The Saudi-led coalition on Saturday expressed regret for “mistakes” in carrying out a recent airstrike against Houthi rebel commanders that led to numerous civilian deaths and casualties in north Yemen.
The coalition said it was ready to start legal proceedings against those responsible for the mistakes and would look to see what lessons could be learned in order to improve the rules of engagement in order to prevent further civilian deaths.
The statement came after Mansour Ahmed Al Mansour, a legal adviser to the Joint Incident Assessment Team (JIAT), called for those responsible to be held accountable after it ruled that the August 9 strike in north Yemen’s Saada province, while intended against a legitimate target, had led to civilian casualties that included children.
“The Joint Forces Command of the Coalition expresses regret over the mistakes, extends its sympathies, condolences and solidarity to the families of the victims and announces its acceptance of the results and findings of (JIAT)”, a coalition statement carried by the Saudi Press Agency said.
It added that legal proceedings against those responsible for the mistakes would be launched in accordance with the rules and regulations related to the case as soon as the JIAT have passed on the full findings of their report.
“[The Coalition will] continue to revise and enhance its rules of engagement, according to operational lessons learned, in a manner that guarantees non-recurrence of such incidents”, the statement said.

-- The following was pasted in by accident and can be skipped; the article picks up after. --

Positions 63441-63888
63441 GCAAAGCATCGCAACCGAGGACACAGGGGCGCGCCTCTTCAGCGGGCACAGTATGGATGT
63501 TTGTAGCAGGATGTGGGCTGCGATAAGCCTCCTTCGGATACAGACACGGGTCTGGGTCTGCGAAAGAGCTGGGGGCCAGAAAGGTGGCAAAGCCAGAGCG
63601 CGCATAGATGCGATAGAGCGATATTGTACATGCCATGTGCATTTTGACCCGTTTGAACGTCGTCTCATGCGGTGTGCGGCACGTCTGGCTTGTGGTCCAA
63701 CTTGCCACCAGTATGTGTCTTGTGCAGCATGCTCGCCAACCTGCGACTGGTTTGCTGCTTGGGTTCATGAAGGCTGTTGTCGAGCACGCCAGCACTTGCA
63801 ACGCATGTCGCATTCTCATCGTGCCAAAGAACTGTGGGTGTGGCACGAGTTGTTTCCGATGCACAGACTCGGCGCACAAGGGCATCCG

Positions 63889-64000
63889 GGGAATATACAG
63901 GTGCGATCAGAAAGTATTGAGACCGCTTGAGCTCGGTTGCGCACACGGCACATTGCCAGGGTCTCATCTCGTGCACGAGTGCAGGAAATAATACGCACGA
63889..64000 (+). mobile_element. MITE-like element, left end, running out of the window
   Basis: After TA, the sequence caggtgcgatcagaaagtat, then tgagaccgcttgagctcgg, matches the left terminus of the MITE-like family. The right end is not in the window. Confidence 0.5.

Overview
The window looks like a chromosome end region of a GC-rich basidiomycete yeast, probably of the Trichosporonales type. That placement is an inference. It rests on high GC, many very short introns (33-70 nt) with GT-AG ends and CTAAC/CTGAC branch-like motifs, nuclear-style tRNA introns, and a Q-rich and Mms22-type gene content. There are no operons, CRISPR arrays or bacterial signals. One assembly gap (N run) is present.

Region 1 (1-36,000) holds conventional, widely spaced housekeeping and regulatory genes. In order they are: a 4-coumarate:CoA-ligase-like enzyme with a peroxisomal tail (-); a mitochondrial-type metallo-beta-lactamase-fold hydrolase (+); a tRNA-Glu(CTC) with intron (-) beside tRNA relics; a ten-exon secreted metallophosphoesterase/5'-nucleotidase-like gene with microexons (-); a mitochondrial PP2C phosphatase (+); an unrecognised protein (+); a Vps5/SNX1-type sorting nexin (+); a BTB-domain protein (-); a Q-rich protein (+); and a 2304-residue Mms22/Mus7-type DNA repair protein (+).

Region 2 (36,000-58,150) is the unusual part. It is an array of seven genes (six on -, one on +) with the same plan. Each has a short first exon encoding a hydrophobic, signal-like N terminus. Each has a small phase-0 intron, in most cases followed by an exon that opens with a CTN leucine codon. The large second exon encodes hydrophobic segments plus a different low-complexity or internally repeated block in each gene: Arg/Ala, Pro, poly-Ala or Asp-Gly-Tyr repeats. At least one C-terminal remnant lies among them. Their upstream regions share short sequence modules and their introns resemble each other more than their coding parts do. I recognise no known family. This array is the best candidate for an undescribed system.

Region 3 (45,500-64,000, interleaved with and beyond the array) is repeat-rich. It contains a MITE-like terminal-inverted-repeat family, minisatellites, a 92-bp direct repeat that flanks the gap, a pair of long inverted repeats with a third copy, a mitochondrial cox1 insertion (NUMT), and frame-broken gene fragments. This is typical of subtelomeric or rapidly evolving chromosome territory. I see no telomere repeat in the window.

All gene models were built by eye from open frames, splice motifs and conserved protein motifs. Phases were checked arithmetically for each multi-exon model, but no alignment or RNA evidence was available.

Mr Al Mansour said the strikes had been based on intelligence indicating that the bus was carrying Houthi leaders, a legitimate military target, but that delays in executing the strike and receiving a no-strike order should be investigated.
He told a press conference in Riyadh that "an order had been given not to target the bus, which was among civilians, but the order arrived late".
The coalition will now work with the JIAT and the internationally recognised Yemeni government to obtain the identities of the victims in order to compensate families.
“The Joint Forces Command of the Coalition reaffirms its continued commitment to the International Humanitarian Law… as well as the application of the rules of engagement in accordance with highest international standards and practices, which will guarantee the respect of the International Humanitarian Law, and preservation of civilian lives and possessions”, the statement concluded.
The International Committee of the Red Cross said its team in Saada received the bodies of 29 children and treated 48 wounded, 30 of them children after the strike.
The coalition referred the incident to the JIAT on August 11, saying at the time, it is "firmly committed to investigating all claims regarding mistakes or violations of international law, to sanction those who caused these incidents and to provide assistance to the victims".
The force refers numerous incidents to the JIAT, particularly cases in which civilians are believed to be injured or killed or when international actors accuse wrongdoing.
Mr Al Mansour said in July this year that the investigation panel was still reviewing some 70 allegations made about incidents related to the coalition and would continue to report its findings.
The coalition abides by the rulings of the independent body that makes its assessments after combing dozens of sources including satellite imagery, coalition flight and battle reports, as well as images and video footage captured by fighter jets carrying out missions in Yemen.